These accusations are a tad more specific than the "Dey Haz Spai Chipz In Dere. Cuz We Sez So!" guff we've been tired of hearing about so far. And they all come down to "They spied on us!! ( Poor us.. [cryface] )" , even though industrial espionage is so common and bog-standard you should expect it and account for it.
Huawei certainly isn't angelically innocent, but the DOJ had better come up with some solid, and public, evidence if they don't want to come out of this with a scorched bum and an even less credibility in the "we're not a political tool" department.
The US Government is like the child that cried WOLF!
They have made dozens of allegations over the last couple of years, without being able to back them up.
Now it just sounds like desperation, although there could be something behind this one. But people have become so weary of the US Government in Jumping Chimpanzee mode, that it will be hard for them to get people to believe the accusations, even if they are true.
At least good enough that they think they can get Huawei to agree to some settlement. ... Marketing Hack
Huawei to agree to some settlement or Uncle Sam in the guise of Donald Trump and the DOJ to seek to inflict some totally ineffective and gratuitous punishment, both personal and pecuniary, on their largest and most avid of trading partners ?
I think I know which will be favourite to be the better one of those two options, Marketing Hack, and it sure aint that crazy latter 0day one.
Well of course the recent revelations about that purveyor of 'security' equipment being owned by the BDH and CIA. If anyone thinks it was just used for diplomatic/security stuff I have a couple of bridges to sell you. Of course they used it for industrial espionage.
Everybody's in on such things. I worked in a lab where the boss was editor of a major journal. He got a paper to review, got a guy in the lab to copy the work and held up the paper so they could publish first. My PhD supervisor once wrote to someone asking for some reagent (science works on this sort of thing) but made the mistake of giving too much info on what he wanted it for. He didn't hear back from them then they published the work he wa going to do.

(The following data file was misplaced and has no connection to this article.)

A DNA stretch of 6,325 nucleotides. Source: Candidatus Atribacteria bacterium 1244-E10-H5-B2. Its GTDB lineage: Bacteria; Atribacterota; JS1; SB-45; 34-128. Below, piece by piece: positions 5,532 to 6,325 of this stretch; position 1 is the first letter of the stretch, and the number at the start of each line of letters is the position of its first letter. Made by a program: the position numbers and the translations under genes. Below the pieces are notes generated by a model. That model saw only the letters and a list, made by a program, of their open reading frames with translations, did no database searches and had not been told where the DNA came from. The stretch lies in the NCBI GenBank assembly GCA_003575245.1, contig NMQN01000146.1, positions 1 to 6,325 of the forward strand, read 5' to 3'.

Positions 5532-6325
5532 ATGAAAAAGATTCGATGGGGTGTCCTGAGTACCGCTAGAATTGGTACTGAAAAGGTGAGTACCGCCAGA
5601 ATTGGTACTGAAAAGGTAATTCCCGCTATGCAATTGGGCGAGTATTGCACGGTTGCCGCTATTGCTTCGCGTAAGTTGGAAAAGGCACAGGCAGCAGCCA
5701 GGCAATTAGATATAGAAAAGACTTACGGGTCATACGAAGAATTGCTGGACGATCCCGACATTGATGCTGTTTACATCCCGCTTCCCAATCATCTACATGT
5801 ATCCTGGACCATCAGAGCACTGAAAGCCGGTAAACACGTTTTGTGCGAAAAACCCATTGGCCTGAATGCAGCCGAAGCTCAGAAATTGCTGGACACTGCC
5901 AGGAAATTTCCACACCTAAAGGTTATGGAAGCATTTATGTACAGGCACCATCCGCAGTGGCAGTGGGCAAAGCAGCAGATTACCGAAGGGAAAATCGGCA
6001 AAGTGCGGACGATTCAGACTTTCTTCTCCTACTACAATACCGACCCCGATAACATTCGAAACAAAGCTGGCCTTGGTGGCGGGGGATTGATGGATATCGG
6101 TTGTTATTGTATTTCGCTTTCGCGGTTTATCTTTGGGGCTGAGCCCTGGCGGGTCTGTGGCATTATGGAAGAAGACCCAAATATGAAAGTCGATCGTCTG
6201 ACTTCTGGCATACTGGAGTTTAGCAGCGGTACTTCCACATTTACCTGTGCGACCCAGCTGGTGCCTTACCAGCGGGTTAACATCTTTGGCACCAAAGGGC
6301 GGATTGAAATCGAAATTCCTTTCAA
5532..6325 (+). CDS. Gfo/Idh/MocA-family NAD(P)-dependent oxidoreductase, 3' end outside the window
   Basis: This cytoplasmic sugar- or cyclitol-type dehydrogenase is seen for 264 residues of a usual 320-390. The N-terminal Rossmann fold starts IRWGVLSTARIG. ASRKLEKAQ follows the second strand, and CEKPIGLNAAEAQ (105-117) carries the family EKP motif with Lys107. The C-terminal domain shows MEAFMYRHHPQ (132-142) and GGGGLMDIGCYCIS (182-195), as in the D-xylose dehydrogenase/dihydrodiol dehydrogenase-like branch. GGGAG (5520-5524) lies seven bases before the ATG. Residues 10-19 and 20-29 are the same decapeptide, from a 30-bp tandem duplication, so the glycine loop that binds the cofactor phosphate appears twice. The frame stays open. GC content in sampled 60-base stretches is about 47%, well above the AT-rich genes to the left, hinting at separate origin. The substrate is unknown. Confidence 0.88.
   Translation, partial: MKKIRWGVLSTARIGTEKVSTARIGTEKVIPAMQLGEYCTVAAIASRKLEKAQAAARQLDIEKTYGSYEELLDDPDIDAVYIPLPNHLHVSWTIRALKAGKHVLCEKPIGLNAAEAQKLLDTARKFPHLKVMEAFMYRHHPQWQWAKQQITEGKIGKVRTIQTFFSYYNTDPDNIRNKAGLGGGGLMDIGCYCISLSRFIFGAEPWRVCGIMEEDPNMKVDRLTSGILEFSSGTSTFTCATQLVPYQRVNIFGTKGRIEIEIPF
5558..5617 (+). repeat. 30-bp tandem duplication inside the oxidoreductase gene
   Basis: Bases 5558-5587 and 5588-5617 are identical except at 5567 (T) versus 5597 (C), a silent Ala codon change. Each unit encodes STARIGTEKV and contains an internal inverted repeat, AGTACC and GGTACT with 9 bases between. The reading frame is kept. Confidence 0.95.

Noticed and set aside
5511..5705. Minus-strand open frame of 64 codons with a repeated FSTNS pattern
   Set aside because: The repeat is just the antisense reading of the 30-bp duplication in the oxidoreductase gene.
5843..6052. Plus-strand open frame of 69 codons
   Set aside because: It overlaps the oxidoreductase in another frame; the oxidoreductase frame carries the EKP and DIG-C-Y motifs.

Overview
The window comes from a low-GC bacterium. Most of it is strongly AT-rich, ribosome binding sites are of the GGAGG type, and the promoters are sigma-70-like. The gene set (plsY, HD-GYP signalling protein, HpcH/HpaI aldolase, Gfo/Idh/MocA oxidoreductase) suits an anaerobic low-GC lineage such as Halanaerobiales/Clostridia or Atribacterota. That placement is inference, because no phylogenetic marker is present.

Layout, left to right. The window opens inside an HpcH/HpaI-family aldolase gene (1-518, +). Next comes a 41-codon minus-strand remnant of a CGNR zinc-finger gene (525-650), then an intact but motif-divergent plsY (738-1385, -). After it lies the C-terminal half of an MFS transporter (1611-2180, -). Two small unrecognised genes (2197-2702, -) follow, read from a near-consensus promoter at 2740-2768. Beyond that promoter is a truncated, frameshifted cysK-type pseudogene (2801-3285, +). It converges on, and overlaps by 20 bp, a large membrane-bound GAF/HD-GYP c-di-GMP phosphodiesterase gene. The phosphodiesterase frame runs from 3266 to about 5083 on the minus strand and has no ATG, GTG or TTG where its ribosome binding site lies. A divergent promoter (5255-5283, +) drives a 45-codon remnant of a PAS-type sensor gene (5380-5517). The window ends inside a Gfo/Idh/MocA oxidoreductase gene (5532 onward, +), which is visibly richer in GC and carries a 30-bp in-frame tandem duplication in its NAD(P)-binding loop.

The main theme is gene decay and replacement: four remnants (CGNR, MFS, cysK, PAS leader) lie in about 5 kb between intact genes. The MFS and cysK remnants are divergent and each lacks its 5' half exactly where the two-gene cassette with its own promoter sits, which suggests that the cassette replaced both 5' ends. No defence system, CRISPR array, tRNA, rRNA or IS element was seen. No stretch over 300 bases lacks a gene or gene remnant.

"The Airbus threat of legal action on Thursday came amid reports that Germany has been spying and eavesdropping on its closest partners in the European Union and passing the information to the Americans for more than a decade."
As said the BDH is effectively the EU branch of the CIA/NSA
My PhD supervisor once wrote to someone asking for some reagent (science works on this sort of thing) but made the mistake of giving too much info on what he wanted it for. He didn't hear back from them then they published the work he wa going to do. ..... Muscleguy
Beware and be aware the Cabinet Office is very fond of such sourcing. As would be the Ministry of Defence in fields in which they are trailing and failing to catch up and lead with.
And it always leads to them being starved of future novel information in intelligent development with competition and/or opposition being made privy to privileged intellectual property to test their reaction/direction to the paths of travel.